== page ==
Root maggots attack the roots of vegetables like carrots and turnips. They can lead to serious problems in your vegetable garden including black rot and the destruction of newly planted seed beds. Thankfully, several natural solutions are available to combat these garden pests.
A root maggot’s favorite place to frequent are newly planted seed beds. In their adult form, they are black flies about the size of a common house fly. They lay their eggs at the root of their plants of choice. These include a wide variety of root vegetables or tubers like radish, rutabaga, carrots, onions and flowering crucifers like cauliflower and cabbage.
In general, they frequent areas that have moist soil, vegetables of choice and succulent roots during the early season of planting. They are common across the world including North America and are some of the most destructive pests affecting home gardeners.
Identification – Physical Characteristics of Root Maggots
Root maggots are the larvae of flies, i.e. flies in their immature stage. They belong to the insect family Anthomyiidae in the order of Diptera. In their adult stage, they are about 1/5 inch in length but are bigger as larvae, with each root maggot measuring about ¼ inch long. The maggots are yellowish-white in color with a tapered head that they use to tunnel through the base of plants and feed on roots.
Root maggot infestation can be very destruction, especially when one considers the fact that an adult fly can lay up to 100 eggs on a single plant in two days or less. Within 3 to 10 days, these eggs will hatch, become larvae, and begin tunneling into the root tissue, resulting in serious damage to your plants.
The root maggots are known for their vast appetites and the tunnels they create in just about any vegetable they come across. Once they infest your garden, you can expect to see deep tunnels in the roots, stems and leaves. Due to the vigorous feeding tunnels and surface scars they leave on plants, your garden vegetables will be more susceptible to developing infection from soft-rot bacteria or be infested by thrips or springtail pests.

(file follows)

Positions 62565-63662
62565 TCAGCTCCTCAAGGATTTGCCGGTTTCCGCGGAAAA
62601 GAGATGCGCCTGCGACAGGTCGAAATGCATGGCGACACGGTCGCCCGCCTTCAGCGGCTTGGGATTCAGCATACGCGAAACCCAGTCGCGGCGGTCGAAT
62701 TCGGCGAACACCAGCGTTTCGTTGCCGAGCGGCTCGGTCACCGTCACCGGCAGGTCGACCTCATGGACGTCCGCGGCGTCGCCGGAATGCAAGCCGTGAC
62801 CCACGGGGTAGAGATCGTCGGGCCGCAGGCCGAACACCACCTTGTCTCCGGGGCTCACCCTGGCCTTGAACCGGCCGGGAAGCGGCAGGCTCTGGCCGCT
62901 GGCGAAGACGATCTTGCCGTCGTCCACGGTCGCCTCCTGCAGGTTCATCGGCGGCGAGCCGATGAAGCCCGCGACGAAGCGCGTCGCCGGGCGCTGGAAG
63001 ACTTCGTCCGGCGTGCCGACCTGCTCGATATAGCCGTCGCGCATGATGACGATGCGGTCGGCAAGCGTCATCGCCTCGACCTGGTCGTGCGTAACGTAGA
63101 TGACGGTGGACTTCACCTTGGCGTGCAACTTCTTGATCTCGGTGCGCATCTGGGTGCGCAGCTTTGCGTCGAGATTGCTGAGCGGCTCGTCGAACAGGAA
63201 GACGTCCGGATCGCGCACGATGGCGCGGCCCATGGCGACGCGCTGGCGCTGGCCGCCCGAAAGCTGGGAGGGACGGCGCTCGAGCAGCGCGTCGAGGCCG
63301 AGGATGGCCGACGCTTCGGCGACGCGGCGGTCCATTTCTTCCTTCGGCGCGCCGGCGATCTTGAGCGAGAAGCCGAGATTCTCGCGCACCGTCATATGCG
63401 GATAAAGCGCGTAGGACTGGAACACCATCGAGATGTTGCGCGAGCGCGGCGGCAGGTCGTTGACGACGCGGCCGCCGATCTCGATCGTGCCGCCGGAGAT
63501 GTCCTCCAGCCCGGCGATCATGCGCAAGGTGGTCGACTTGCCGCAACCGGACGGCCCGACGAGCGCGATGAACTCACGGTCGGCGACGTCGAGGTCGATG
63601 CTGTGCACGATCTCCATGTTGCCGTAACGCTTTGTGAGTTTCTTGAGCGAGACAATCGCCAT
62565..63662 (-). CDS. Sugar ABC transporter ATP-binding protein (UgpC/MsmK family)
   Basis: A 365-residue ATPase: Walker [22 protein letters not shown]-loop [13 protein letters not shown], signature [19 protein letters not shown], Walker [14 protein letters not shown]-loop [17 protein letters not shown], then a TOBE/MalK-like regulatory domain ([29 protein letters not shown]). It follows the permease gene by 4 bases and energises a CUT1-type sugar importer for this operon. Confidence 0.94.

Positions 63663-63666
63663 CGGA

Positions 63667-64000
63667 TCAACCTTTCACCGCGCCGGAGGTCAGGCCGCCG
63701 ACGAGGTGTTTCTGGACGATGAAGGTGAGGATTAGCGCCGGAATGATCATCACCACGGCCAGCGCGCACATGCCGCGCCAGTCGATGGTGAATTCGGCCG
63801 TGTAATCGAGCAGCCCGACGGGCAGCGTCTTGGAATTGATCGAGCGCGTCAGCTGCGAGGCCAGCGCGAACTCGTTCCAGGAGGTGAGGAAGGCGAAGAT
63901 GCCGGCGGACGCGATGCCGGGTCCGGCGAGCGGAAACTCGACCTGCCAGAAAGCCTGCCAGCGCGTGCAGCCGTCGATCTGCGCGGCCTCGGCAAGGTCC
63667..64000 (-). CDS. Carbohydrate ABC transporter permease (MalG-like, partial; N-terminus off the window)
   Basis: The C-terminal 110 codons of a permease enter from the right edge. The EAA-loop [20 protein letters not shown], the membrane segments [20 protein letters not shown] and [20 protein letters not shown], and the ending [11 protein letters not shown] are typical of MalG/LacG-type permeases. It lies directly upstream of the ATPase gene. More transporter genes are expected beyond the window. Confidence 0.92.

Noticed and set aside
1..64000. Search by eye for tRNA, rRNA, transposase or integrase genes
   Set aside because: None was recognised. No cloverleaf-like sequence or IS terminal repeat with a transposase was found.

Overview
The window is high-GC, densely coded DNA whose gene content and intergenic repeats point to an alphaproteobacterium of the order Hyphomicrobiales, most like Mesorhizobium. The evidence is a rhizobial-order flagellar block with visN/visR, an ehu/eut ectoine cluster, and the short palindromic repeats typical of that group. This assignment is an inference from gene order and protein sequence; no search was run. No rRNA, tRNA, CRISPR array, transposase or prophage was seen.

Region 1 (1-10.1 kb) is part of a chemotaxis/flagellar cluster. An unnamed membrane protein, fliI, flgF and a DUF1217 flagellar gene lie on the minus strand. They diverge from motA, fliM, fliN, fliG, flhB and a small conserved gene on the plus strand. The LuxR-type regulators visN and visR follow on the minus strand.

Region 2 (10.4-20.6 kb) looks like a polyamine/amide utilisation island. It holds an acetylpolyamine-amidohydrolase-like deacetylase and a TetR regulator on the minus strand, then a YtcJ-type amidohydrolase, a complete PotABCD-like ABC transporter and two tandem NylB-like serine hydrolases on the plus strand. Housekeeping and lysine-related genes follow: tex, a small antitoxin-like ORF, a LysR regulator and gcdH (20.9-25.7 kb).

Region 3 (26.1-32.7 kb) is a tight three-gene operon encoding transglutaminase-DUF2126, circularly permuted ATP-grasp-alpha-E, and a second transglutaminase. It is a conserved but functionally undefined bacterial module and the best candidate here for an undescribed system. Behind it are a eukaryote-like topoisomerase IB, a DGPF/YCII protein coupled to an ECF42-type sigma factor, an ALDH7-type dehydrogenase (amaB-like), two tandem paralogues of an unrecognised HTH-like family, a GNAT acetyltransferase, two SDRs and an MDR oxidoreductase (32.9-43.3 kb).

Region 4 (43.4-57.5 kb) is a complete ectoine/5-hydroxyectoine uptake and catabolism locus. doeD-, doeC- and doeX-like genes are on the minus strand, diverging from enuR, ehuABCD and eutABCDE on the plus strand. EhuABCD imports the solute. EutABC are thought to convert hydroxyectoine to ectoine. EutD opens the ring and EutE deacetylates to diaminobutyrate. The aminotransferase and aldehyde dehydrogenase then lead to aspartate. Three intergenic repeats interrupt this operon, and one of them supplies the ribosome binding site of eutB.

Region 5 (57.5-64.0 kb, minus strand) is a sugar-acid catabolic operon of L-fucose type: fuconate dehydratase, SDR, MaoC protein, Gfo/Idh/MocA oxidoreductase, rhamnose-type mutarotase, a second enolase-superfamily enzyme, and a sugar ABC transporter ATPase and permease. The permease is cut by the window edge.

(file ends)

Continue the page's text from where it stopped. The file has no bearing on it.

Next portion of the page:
Removal and Preventative Procedures
Root maggots may be difficult to prevent but there are several steps home gardeners can take to control infestation. Once you see signs of surface scars, feeding tunnels or maggots in your plants, do not hesitate to implement the suggestions in the checklist below.
- Use diatomaceous earth at the base of seedlings
This sand-like material should be applied early in the planting season right after each rainfall occurs. The application of this material will result in soil that is less attractive to flies who would otherwise lay root maggot eggs near your vegetables. Thankfully, this method is also environmentally friendly.
- Rotate crops each season
Ensure you plant crops in soil that did not have root maggots during the previous season. Exposure to soil in which root maggot hosts were present is likely to result in further contamination or infestation in your garden vegetables. Though crop rotation may be difficult for home gardeners, it is an efficient method to reduce and control these dangerous garden pests.
- Place protective coverings over transplants or seedlings
The use of protective coverings can restrict the maggots’ ability to thrive. To complete this procedure, place floating row covers over transplants and seedlings.
- Use cotton or waterproof discs to protect plants
If infestation is already in progress, be sure to add cotton, flat waterproof discs or other materials close to the stem of plants as well. This will place a strong barrier between the flies and the plants or soil in which they would lay their eggs.
- Use biological control methods via parasitic wasps or rove beetles
Parasitic wasps kill maggots that are close to the surface of your garden soil. Species of beetles like the rove beetle are also effective in controlling root maggot populations.
In Store or Chemicals
Pesticides are widely available both in stores and online for the control of pests. However, be cautious when purchasing chemicals for the control of root maggots. This is because there are currently no pesticides registered with the U.S. Environmental Protection Agency (EPA) for the control of these garden pests. If you determine, however, that you would like to use chemicals in your garden to eradicate root maggot larvae, consult a pest control professional.